Odo looked proudly at me. He tilted his head towards the largest pile and examined a PADD from the smallest.

"Well then, I'll be in my guest quarters taking a nap," I said. This situation required me at my best, and I couldn't give that on no sleep. "I'll be up again by the time your shift is over."

"Mmhmm," he glanced up from his PADD. "I'll see you later."

I departed to let Odo work. The few belongings I brought with me were delivered to my guest quarters by a lovely Vulcan woman wearing a Starfleet uniform. Seeing it reminded me to control my enthusiasm about Odo's condition.

I stripped myself to the waist and practically collapsed onto the standard-issue bunk.

.o

Odo exuded an aura of calm order as he patrolled the Promenade with his hands clasped behind his back. Nothing escaped his watchful eyes. He stopped a provocatively-dressed human female, reminded her of the station curfew and sent her scurrying. Then he walked straight towards me. I was standing outside the Infirmary.

"Doctor Mora," Odo regarded me politely. He glanced at the two deputies stationed nearby. "How is your 'fever' tonight?"

"The headache is impossible," I replied, rubbing the side of my head. "I hope Doctor Bashir has something to ease it."

Odo gestured to the door. "I'll accompany you, then."

With alibis for our presence there laid out, we slipped into the Infirmary. Odo reclined on the biobed. His jaw tightened and he closed his eyes. This wasn't easy or comfortable for him, not after the experiments I used to perform.

I patted his shoulder and gave him a serious look. "Tell us if anything is too much, and I will have it stopped."

He nodded once. "Get on with it."

"We will. Here comes Doctor Bashir."

"Is he ready?" Doctor Bashir asked.

"Mmhmm." I settled the sensor arch over the biobed and let him calibrate it. "May I borrow your tricorder?"

"Of course. Here."

"Thank you."

I took the handheld sensor off the tricorder and scanned Odo while the biobed took more detailed readings of his density, body chemistry and even his temperature. Doctor Bashir ensured the sensors ignored the lack of heartbeat, respiratory gas exchange and blood pressure.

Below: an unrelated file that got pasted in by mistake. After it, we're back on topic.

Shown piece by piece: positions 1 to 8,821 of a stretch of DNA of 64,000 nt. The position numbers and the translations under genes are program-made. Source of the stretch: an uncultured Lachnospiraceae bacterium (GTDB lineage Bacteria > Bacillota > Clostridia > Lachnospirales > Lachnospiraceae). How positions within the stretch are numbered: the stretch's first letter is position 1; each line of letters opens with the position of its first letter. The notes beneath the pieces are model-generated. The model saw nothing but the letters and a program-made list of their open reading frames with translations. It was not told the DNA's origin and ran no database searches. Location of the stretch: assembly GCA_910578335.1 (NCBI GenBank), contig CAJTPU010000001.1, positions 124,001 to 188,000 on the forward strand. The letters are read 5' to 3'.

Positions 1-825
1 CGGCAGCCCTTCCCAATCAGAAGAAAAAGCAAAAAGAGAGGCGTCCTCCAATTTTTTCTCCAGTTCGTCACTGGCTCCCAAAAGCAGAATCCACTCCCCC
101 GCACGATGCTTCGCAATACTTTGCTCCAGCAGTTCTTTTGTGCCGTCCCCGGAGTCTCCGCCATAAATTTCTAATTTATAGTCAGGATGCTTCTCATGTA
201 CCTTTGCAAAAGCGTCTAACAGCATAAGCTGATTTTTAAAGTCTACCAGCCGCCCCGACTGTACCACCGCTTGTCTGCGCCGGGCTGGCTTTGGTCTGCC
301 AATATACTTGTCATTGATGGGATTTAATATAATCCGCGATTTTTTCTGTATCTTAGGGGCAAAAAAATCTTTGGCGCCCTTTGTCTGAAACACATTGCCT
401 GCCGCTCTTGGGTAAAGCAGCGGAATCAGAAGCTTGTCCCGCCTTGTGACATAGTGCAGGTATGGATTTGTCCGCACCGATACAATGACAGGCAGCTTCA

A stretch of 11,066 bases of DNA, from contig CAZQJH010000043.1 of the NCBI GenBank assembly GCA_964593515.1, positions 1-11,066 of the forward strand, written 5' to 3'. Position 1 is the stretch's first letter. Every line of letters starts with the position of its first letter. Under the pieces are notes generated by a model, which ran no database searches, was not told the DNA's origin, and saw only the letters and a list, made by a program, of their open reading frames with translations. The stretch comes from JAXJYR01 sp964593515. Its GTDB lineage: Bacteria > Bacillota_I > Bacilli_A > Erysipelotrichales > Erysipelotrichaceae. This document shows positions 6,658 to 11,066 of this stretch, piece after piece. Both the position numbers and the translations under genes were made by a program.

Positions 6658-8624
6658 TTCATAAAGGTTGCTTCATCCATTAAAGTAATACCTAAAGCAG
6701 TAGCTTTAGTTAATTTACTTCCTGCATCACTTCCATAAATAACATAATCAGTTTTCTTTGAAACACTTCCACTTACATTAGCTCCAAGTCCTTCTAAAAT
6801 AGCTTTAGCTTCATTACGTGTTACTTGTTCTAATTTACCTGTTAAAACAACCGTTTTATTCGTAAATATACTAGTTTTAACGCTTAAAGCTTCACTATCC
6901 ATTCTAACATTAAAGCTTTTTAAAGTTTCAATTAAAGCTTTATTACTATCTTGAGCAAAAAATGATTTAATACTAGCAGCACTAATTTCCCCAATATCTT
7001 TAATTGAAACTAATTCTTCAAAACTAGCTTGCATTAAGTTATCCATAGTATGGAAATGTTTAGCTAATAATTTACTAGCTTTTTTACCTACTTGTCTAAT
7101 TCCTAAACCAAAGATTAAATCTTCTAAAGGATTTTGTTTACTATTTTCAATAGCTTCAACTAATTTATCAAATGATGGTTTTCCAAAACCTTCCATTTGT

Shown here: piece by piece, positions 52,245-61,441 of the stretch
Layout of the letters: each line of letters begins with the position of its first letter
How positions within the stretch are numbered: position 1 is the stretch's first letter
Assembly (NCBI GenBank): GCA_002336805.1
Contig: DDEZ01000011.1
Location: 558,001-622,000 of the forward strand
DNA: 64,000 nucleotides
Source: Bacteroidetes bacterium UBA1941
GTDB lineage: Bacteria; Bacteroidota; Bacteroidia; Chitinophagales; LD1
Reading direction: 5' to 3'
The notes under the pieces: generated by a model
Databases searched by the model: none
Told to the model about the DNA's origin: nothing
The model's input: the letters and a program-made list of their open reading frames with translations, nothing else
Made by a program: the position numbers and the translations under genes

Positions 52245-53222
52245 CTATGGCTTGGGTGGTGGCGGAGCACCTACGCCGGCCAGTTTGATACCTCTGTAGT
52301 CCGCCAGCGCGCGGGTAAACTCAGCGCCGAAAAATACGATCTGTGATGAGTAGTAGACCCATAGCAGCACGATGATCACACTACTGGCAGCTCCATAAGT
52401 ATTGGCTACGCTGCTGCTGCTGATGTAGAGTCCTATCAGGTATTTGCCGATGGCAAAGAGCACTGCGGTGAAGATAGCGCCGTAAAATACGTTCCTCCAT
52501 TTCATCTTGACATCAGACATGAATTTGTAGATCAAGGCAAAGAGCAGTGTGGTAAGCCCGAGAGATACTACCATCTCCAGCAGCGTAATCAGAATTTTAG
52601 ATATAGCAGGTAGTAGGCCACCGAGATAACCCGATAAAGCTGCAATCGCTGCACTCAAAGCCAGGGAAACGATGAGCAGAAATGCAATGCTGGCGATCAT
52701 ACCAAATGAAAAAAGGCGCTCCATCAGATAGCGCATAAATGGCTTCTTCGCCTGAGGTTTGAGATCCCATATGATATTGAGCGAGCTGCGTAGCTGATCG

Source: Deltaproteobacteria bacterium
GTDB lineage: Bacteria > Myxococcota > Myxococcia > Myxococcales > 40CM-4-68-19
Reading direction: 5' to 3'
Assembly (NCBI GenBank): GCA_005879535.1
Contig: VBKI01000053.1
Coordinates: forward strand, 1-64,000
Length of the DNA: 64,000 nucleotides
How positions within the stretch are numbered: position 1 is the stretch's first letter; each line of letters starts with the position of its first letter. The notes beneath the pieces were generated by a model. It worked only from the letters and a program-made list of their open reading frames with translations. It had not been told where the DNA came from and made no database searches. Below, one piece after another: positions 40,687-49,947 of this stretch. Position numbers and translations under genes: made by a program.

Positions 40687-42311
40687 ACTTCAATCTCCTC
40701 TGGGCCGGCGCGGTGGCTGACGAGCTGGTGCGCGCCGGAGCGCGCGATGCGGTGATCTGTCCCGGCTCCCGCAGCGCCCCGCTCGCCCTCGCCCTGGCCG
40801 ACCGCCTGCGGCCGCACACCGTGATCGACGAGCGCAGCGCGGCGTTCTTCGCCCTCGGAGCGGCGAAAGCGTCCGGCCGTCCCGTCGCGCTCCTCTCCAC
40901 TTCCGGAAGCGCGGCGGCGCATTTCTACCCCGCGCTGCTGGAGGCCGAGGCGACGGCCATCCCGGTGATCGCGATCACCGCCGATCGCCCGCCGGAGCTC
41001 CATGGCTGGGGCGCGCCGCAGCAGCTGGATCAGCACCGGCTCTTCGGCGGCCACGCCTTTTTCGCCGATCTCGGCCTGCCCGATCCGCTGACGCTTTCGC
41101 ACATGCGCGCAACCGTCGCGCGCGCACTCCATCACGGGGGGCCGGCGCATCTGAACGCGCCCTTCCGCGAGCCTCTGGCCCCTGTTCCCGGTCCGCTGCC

The pocket slowly appeared on the tricorder screen. A little blob in the bottom bubbled and shot fluid straight up like a mud geyser. Then it collapsed back into a liquid again, much to Doctor Bashir's amusement.

"Did..." He gestured to Odo and whispered, "...he ever do that?"

"Once, right after taking him out of the centrifuge." I answered. Then I faced Odo. "Odo?"

Odo opened his eyes to look up at me. "Yes, Doctor Mora?"

I turned the tricorder around. He squinted at it. "Is this a live scan?"

"It is."

Odo's surly expression softened. "It looks like it's...practicing." Suddenly, he smiled, and I knew he fell in love with his offspring. "Just like I did when I learned to form tentacles."

I still remember the first tentacle slapping my hand away from a control panel. After that experience, Odo utilized them often to snatch tools out of my hands and knock objects off countertops. He became so violent I had to keep him in a containment field for my own safety. Those were the hardest days in the lab-- listening to the unknown sample slamming again and again into the energy barrier...

I shook off the memories.

"You sure loved to do that." I remarked, leaning forward to watch the tricorder screen. "Have you thought of a name for it?"

"I have," Odo said, briefly looking up at me. "I'm going to call it Kejal."

A perfect name. A beautiful name. One I wouldn't have thought up myself.

I patted Odo on the arm. "A wonderful choice. My goodness, I do feel like I'm about to be a grandfather."

Doctor Bashir looked up from the biobed screen and inquired about the name's meaning. I told him, "Kejal is our word for freedom, Doctor Bashir."

Onscreen, the tiny infant fell against the side of its protective pocket and dissolved into liquid. The tap was enough to make the membrane ripple.

Odo startled with a gasp. "Oh...did you see that?"

Doctor Bashir's grin mirrored mine. Odo's curious excitement proved contagious. The young doctor directed my attention to his latest findings on the pocket itself. He'd discovered why the images were so clear.

"The pocket is actually full of air, not liquid like I first thought." He pointed to the screen. "And it hasn't changed its size at all, but the baby Changeling's volume has increased by ten percent since yesterday." When I nodded, he turned to Odo and went on, "I suspect only two conditions will lead to it being born. One-- it outgrows the pocket and bursts free. Or two-- it can hold a shape long enough to work itself out of your body. Where it will emerge from is anyone's guess. Doctor Mora, what do you think?"

His speculations were sound, and I told him so. It explained why Odo's upper body changed density so drastically to protect the pocket. Scans indicated it was as soft as the plastic air bubbles used to pack delicate materials for land transport. But the birth itself...educated guesses were all we had.

I leaned on the biobed and peered at Odo. "I think, regardless of what triggers its birth, it will choose the path of least resistance. Unlike a solid species, that could be anywhere on your body."

Odo snorted at that.